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Orange hasn't given up competing for the future of messaging

Orange hasn't given up competing for the future of messaging

Users of its upgraded Libon service can start chatting by sending an SMS with a link to a Web client

Orange is hoping it can compete more effectively with over-the-top messaging vendors thanks to an upgraded version of its Libon service that lets uses chat with anyone who has a device with an HTML browser.

Any doubt that mobile instant messaging is one of the hottest application areas on smartphones was erased yesterday when Facebook announced its bid for WhatsApp, which follows Japanese company Rakuten's recent acquisition of competing service Viber.

The acquisitions come on the back of a rapidly growing global user base. Operators have struggled to compete, but that isn't stopping operators like Orange, Deutsche Telekom and Sprint from continuing to try to make their mark.

On Thursday, Orange launched the latest generation of Libon, which offers instant messaging. The service is already used for voicemail and free telephony. A key part of the latest generation of Libon is Open Chat, a technology that lets users chat with anyone, as long as they have a device with an HTML5 browser.

For example, Libon users who want to start chatting with someone on a smartphone can send them a regular SMS. The text message includes a link to a Web-based Libon client. The recipient doesn't have to register for anything, according to Giles Corbett, head of Libon at Orange. If another Libon user were to send a text to the same recipient, the same instance of the client would be used. Like any Web-based client it can be bookmarked and accessed at a later date, he said.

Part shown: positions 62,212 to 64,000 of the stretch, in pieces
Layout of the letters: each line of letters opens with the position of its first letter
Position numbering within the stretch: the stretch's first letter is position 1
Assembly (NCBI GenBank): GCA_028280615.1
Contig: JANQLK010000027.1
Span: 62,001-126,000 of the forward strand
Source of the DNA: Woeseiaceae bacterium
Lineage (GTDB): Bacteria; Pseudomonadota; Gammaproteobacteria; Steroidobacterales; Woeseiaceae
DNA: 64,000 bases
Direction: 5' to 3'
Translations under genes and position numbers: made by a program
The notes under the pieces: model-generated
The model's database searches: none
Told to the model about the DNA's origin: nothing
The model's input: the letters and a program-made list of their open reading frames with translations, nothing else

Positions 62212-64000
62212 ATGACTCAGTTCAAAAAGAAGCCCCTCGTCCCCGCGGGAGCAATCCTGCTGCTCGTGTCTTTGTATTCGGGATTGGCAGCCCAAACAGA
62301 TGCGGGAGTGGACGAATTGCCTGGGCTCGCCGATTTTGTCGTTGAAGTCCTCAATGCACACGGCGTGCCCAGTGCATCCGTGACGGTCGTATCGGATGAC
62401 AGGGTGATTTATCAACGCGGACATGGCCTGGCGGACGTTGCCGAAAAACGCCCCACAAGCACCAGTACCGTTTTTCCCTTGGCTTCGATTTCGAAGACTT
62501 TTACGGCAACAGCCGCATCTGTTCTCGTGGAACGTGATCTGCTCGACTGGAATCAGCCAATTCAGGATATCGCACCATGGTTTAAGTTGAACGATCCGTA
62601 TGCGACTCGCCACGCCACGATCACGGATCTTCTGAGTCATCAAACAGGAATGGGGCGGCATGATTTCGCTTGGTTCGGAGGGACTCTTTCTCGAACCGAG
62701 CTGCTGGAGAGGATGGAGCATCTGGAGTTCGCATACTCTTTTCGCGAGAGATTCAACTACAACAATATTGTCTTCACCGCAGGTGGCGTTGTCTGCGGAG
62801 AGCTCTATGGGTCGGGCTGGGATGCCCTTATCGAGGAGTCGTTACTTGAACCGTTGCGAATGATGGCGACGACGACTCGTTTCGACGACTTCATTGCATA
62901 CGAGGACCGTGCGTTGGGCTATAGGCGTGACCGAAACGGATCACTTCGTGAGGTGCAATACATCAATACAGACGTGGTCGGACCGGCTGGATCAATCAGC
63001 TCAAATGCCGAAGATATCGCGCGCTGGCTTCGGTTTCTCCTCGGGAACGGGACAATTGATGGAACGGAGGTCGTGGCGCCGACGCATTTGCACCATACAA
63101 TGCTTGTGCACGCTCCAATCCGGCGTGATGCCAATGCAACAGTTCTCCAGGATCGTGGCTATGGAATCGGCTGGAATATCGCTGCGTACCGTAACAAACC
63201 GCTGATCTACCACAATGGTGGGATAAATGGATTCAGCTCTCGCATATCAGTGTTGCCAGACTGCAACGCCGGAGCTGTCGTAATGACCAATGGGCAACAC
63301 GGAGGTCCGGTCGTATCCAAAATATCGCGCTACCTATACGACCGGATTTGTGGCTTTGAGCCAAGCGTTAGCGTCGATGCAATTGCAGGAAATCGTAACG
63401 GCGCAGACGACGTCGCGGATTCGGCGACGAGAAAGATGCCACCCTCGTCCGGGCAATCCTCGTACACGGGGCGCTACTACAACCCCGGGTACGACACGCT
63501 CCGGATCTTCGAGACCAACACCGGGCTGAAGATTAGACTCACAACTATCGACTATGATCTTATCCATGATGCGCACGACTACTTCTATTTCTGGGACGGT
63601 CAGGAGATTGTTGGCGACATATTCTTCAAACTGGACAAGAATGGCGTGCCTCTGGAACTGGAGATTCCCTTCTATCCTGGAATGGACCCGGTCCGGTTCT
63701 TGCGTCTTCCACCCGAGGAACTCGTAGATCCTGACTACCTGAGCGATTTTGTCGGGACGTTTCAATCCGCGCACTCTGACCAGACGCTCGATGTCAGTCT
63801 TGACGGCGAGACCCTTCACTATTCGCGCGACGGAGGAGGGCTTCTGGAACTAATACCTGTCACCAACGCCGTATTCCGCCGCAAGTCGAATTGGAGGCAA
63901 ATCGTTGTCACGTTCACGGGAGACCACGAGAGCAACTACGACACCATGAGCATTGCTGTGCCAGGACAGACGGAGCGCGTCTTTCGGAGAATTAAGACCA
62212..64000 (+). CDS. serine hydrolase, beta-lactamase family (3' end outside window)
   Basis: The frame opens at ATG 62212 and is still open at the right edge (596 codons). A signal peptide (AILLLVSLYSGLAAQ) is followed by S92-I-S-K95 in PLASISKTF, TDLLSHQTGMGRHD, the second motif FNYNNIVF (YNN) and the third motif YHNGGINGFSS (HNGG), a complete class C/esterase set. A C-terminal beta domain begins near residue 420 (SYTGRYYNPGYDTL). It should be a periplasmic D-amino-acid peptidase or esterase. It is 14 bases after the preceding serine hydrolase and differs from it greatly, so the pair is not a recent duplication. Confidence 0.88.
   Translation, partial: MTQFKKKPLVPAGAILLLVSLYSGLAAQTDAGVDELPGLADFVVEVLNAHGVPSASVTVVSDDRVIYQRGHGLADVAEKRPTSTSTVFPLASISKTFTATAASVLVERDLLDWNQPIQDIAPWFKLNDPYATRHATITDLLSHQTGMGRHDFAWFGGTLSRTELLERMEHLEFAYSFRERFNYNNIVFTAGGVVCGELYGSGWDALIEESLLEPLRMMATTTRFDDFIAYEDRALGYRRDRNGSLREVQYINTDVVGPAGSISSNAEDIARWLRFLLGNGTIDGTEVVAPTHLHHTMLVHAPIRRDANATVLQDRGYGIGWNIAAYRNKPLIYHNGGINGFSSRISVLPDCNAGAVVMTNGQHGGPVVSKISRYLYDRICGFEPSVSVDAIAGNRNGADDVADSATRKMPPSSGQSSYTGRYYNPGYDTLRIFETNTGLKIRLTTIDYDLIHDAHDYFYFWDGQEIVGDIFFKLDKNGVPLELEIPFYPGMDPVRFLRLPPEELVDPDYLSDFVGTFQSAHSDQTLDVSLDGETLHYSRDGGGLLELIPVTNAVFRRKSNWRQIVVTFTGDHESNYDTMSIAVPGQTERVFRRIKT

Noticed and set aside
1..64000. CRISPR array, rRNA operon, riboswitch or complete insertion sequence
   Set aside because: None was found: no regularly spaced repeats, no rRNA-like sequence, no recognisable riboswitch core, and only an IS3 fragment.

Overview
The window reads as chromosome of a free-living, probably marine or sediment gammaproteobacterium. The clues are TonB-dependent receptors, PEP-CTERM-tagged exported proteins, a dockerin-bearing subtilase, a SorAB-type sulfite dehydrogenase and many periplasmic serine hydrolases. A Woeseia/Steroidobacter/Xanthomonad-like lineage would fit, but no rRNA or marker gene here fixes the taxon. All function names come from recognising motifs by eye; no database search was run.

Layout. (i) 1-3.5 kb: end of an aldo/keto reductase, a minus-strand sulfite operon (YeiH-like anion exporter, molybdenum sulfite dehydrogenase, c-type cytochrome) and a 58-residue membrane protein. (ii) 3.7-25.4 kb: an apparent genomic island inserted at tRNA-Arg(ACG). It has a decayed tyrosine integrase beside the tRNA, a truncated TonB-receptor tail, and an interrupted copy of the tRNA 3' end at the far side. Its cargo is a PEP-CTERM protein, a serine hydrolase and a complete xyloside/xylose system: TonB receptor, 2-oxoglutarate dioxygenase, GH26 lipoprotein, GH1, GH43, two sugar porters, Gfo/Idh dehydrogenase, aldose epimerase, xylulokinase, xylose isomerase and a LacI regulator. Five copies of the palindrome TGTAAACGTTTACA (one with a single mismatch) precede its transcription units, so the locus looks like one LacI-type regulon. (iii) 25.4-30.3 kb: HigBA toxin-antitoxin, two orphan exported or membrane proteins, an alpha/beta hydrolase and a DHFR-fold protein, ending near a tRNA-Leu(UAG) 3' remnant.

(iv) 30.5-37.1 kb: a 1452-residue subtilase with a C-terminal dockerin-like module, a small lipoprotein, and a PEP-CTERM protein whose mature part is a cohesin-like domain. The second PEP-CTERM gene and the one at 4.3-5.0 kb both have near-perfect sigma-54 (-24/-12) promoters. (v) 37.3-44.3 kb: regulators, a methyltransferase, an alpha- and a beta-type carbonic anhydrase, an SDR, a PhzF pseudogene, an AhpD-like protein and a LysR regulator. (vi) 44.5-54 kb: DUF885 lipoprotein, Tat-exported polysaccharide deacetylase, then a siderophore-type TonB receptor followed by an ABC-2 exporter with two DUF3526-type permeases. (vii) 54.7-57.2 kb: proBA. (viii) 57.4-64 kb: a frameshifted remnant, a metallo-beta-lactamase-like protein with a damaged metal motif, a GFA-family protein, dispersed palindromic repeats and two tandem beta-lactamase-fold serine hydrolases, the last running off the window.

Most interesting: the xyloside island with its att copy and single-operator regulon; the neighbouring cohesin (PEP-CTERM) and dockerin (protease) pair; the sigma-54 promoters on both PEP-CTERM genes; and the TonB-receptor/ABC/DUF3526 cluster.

If the user decides to download the native smartphone client, all contacts and chat history from the Web client is transferred to it. In a couple of months, Orange also plans to add group chats, according to Corbett.

Orange is also announcing that Libon will become its app for all Joyn-based services. Joyn is standard the operators have developed to compete with OTT services. Orange has launched services based on it in France and Spain, and is conducting trials in Luxembourg, Poland, Romania and Slovakia, with more countries to come throughout the year, it said.

Joyn-based and other services from operators have been slow to take off. Orange doesn't want to say how many users Libon has.

"If you go and compare it to WhatsApp or Skype, it looks really small. And yet, from a telco perspective, from a perspective of what we are doing it is already very significant. I don't think there is a telco OTT service in the world that has as many users as we have," Corbett said.

One of the main reasons text messages became such a success is their ubiquity. The operators are hoping to achieve the same with Joyn. At next week's Mobile World Congress in Barcelona, Orange and Deutsche Telekom will be demonstrating the first international Joyn connection.

On Thursday, Jibe Mobile announced that its RCS Hub is now available, with the goal of making it easier for operators in different parts of the world to interconnect their services. It too will be showcased at Mobile World Congress.

Send news tips and comments to mikael_ricknas@idg.com

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